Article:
The city has reached a $2.25 million settlement with the family of Jerome Murdough, mentally ill, homeless former U.S. Marine who died earlier this year in a 101-degree jail cell. (Oct. 31)
NEW YORK — The city has reached a $2.25 million settlement with the family of a mentally ill, homeless former U.S. Marine who died earlier this year in a 101-degree jail cell, the comptroller said Friday.
Jerome Murdough, 56, died in a mental observation unit on Rikers Island jail on Feb. 15, eight days after he was sent to the facility because he couldn't afford to pay $2,500 bail on a trespassing arrest.
He was found slumped at the foot of his bed with a pool of vomit and blood on the floor and an internal body temperature of 103 degrees. Officials said he wasn't checked on for at least four hours. His mother, Alma, filed initial papers to sue the city for $25 million over her son's death. But Comptroller Scott Stringer said Friday his office took the unusual step of settling the case before a lawsuit was filed after a review of the facts of the case.
"A mother lost a son, the city lost a citizen," he said. "It is my hope that this settlement provides some small measure of closure for the family of Mr. Murdough. The expedited resolution of this case is in the best interest of all parties."
"On behalf of the city, I am sorry for your loss," he told Alma Murdough.
"This is a very awful thing I'm going through," she said softly. "I'm sorry I cannot say any more."
The family's attorney, Derek Sells, said the amount was akin to what a jury might find reasonable, and he was glad Murdough's family would not have to go through a court fight.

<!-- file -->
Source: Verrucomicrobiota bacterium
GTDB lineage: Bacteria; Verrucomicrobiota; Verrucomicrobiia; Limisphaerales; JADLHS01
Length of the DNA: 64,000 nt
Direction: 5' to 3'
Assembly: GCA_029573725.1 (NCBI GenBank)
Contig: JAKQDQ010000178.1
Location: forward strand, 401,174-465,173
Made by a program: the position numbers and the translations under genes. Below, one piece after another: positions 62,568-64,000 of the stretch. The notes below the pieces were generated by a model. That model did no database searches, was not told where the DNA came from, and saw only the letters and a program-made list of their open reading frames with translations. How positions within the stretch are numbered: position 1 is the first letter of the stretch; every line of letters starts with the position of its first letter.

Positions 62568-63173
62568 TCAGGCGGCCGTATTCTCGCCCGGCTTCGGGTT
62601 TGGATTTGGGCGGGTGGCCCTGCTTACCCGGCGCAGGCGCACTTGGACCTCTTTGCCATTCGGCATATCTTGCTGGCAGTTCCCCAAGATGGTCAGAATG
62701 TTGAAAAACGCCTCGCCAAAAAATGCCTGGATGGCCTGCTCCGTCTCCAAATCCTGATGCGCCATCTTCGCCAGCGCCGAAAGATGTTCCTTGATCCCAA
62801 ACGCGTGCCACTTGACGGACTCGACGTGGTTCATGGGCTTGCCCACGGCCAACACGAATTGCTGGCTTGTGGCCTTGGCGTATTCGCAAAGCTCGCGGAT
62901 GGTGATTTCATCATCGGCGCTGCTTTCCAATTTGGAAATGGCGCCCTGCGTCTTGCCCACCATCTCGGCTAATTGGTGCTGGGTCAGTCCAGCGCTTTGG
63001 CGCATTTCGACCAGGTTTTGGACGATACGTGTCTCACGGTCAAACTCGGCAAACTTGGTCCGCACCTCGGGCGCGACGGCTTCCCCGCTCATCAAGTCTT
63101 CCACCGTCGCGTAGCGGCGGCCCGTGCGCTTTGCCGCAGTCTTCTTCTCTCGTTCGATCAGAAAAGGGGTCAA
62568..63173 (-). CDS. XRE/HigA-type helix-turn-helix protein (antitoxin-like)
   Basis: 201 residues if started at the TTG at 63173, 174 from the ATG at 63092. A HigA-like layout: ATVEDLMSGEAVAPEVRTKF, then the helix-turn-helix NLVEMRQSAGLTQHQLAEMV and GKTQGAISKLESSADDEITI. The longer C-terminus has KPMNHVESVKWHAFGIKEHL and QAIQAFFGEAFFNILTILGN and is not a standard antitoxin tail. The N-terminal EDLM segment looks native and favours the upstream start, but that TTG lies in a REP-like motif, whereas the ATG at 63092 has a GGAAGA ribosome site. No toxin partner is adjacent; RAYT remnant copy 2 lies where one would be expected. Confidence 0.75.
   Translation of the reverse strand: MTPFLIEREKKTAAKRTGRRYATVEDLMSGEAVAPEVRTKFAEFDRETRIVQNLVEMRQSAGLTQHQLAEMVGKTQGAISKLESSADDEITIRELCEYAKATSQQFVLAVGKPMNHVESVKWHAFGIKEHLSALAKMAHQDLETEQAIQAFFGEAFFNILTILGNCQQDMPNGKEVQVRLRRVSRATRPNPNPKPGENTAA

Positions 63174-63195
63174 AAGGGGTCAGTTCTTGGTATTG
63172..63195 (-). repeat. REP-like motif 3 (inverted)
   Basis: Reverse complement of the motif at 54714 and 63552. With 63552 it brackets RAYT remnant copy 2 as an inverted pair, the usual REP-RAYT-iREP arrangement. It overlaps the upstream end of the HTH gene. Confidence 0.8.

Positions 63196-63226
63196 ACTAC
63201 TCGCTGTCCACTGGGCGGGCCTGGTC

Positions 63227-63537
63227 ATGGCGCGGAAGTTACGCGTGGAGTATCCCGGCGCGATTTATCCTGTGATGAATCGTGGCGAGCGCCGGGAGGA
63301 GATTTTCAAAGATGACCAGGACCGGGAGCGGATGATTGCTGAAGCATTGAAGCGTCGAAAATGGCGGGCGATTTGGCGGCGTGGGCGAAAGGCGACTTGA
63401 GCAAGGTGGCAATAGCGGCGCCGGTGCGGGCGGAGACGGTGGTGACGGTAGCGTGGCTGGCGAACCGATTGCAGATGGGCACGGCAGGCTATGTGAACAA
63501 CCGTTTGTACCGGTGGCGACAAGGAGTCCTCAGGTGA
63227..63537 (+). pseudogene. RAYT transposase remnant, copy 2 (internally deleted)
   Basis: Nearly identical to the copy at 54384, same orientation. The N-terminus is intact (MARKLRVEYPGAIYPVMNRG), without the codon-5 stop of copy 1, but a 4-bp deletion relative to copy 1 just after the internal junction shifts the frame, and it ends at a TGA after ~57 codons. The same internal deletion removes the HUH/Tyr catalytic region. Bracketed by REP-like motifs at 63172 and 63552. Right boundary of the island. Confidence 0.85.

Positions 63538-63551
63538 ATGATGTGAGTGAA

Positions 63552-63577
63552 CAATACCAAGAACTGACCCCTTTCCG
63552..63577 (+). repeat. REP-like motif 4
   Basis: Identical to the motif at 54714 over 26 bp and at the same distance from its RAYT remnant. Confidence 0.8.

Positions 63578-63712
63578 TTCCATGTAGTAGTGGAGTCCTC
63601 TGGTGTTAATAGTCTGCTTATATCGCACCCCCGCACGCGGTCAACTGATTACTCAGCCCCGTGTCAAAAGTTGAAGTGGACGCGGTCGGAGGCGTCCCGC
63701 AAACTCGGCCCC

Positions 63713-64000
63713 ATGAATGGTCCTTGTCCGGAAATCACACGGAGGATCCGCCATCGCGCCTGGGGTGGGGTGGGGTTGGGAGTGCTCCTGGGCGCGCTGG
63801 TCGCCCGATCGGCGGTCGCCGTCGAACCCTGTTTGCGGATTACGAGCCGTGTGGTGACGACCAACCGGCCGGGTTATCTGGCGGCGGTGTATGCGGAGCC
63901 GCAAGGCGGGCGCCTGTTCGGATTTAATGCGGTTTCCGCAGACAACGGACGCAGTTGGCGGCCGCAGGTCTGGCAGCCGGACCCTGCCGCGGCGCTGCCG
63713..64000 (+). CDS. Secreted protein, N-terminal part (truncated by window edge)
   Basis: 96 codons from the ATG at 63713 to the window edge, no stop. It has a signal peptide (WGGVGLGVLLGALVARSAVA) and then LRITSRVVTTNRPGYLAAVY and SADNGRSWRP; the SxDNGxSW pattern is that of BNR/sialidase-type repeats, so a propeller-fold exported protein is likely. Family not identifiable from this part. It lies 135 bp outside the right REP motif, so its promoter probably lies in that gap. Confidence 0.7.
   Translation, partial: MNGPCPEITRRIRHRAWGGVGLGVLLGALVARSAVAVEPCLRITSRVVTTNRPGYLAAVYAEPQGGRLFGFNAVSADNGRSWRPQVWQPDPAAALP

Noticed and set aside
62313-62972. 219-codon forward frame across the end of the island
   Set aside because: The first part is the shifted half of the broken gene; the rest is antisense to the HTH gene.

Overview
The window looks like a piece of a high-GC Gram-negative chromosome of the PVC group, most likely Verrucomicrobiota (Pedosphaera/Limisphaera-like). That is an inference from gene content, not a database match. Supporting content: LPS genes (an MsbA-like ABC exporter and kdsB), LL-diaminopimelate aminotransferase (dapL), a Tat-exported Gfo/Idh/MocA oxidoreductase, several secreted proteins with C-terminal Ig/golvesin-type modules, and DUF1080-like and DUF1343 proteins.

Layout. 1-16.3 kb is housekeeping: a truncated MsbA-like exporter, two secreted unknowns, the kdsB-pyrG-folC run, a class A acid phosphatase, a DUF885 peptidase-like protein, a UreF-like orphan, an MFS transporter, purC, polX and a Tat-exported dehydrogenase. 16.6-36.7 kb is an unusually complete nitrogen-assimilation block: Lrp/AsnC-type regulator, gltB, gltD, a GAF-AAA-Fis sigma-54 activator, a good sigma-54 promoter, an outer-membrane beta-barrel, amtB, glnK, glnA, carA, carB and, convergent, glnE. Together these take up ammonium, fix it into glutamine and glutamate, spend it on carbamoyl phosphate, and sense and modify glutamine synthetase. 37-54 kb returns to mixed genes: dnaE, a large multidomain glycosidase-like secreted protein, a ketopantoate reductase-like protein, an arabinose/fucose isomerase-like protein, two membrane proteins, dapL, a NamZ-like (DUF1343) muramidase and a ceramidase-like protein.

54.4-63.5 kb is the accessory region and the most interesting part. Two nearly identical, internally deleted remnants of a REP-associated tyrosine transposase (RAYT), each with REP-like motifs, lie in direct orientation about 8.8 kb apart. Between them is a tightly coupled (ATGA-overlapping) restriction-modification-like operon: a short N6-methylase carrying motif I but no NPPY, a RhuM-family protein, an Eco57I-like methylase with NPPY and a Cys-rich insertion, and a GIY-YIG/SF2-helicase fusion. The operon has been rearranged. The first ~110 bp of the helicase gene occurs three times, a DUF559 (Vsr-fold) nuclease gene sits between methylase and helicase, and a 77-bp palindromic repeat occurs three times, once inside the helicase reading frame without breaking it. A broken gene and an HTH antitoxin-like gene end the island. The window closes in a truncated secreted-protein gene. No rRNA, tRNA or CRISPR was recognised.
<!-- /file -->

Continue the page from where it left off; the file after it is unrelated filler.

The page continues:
"It would be years and years of litigation," he said. "The victims of that tragedy suffer throughout."
Sells said the agreement was a sign that the administration is willing to work with people mistreated by city agencies and officials.
The city comptroller's office also recently settled for $6.4 million with David Ranta, after Brooklyn prosecutors last year disavowed his 1990 conviction in the killing of a rabbi. He'd filed a $150 million notice of claim. But such high-profile cases are not often settled outside court.
The city did not admit liability as part of the settlement with Murdough's family, which will not be allowed to sue the city later on over his death.
"Today is not a day of joy or happiness," Sells said.
The Associated Press was first to report on suspicions of Murdough's death. An official, speaking to the AP on the condition of anonymity because the official wasn't permitted to discuss the case, said at the time Murdough "basically baked to death."
He had suffered from bipolar disorder and schizophrenia, according to his family, and was on psychotropic drugs that experts say make people on them more sensitive to heat.
The medical examiner ruled the death was caused by hyperthermia due to environmental exposure to heat. His medication also played a role. The death was ruled accidental.
Documents obtained by the AP showed the guard tasked with checking on Murdough left her post and had been disciplined for doing so before, and that jail officials had asked for an excessive-heat problem to be fixed the day before he was found dead, but the repairs were delayed by a long holiday weekend and came too late.
Murdough's death and the death of another mentally ill inmate who died after sexually mutilating himself while locked alone for seven days in a Rikers cell last fall have prompted calls for jail reform. City Council hearings were convened to examine violent conditions at the jail complex and treatment of mentally ill inmates.
"We need fundamental, real reform at Rikers Island," Stringer said.
Associated Press writer Jake Pearson contributed to this report.
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